Millie B. Photography

Guest post written by Brian Splater

No one ever should feel they will have a very lonely and secluded life as a child. But that is something me and many other gay kids believe as they are growing up.

The truth of the matter is there are people who will try everything in their power to have our rights go back in time instead of forward. It is very disheartening when these people are elected officials, or they are people who use their place of employment to spread their disgust and hate.

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Politics

America's First Gay Dad Governor Heads Into the Lion's Den

Colorado Governor Jared Polis recently became the first elected Democrat to speak at the annual Western Conservative Summit in Denver

Last Friday, American's first gay dad Governor, Jared Polis, became the first elected Democrat to speak at the Western Conservative Summit in Denver, where he urged the Republican crowd to help him build a "Colorado for all."

"While we should never gloss over the things that divide us, there is a lot more that unites us," Polis said. "When we close ourselves off from discussion or debate, and we reject the possibility of hearing and understanding other perspectives, it threatens the fabric of our democracy."

If he was hoping for a Kumbaya moment, he didn't exactly get it. As he was called to the stage, he was greeted with a smattering of applause—while others booed and shouted for a "recall" of the Governor.

"It was almost unbearable for me to sit there to listen to his talk," Abby Johnson, one of the event's attendees, told the Denver Post. "And I'm going to tell you why. He kept talking about equality for all persons, yet we live in a society where 60 million innocent human beings have been slaughtered in the name of choice. Where is their justice? Where is their equal rights?"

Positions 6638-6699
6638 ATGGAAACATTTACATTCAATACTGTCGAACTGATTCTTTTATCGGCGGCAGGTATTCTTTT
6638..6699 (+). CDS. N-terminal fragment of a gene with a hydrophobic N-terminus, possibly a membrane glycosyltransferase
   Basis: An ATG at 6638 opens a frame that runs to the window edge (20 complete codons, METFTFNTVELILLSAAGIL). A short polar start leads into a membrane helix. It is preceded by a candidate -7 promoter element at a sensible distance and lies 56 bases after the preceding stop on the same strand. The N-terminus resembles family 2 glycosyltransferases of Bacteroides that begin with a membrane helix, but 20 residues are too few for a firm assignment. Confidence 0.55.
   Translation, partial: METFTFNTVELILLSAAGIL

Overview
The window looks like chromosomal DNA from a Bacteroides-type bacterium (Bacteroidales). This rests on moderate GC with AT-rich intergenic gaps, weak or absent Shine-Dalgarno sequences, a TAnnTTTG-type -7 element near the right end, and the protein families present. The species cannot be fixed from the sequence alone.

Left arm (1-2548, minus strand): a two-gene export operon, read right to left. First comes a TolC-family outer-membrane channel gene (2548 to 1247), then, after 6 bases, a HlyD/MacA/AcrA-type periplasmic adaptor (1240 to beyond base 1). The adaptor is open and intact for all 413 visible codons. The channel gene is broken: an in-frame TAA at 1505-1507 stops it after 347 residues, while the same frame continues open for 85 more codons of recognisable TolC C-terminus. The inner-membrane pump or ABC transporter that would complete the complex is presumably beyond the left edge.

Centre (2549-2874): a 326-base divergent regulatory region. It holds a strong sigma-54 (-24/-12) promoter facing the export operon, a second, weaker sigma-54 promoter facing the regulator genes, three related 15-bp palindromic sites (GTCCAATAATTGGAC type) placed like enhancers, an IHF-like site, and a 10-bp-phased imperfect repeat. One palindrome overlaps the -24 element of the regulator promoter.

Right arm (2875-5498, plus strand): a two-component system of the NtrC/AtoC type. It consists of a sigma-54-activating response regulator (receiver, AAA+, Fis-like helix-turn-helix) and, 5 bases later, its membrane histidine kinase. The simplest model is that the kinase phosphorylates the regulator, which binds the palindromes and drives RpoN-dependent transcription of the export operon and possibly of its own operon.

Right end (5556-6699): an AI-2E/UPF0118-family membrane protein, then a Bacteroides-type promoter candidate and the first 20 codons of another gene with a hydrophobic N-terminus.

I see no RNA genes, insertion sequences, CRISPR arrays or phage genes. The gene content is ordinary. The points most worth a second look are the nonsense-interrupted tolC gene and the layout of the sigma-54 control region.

Polis was also criticized from his left flank for attending the same event that refuses to let the Log Cabin Republicans, a group of gay GOP members, participate—and that featured Donald Trump Jr. as a speaker the same day. "To me it feels like vanity," Katie Farnan, a staffer with progressive group Indivisible, told the Denver Post. "He can go and be a hip Democratic governor who isn't afraid to go into GOP sanctuary. Or maybe it's recall insurance. But unless he was there to hold them accountable for their support for fascist and racist policies, what's the point?"

In response to the criticism from both sides of the political aisle, Polis told the Colorado Sun: "I think it's very important that Coloradans of different ideologies, different races, different geographies, different orientations and gender identities all really celebrate that we're all part of what makes Colorado great."

The event is hosted each year by Colorado Christian University to bring together conservatives from around the state, and the larger West.

What do you think, dads? Was Polis's decision to speak at the event a savvy political move or mere pandering?

Entertainment

Hate Group Boycotts 'Toy Story' for Featuring Lesbian Moms—Hilarity Ensues on Twitter

"One Million Moms" announced a boycott of the latest Toy Story movie for *very briefly* featuring lesbian moms. Twitter's response was swift and hilarious.

One Million Moms, which is affiliated with the anti-LGBTQ American Family Association, recently called for a boycott of Toy Story 4 for (very, very briefly) featuring (interracial!) lesbian moms in the animated film. The angry, hateful moms affiliated with this group must have watched the film VERY closely because you could easily blink and miss the moment that apparently "blindsided" viewers.

The Internet reacted with a collective facepalm to the ridiculous boycott. Here are some of our favorite hilarious Twitter reactions to the hateful group:

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Fatherhood, the gay way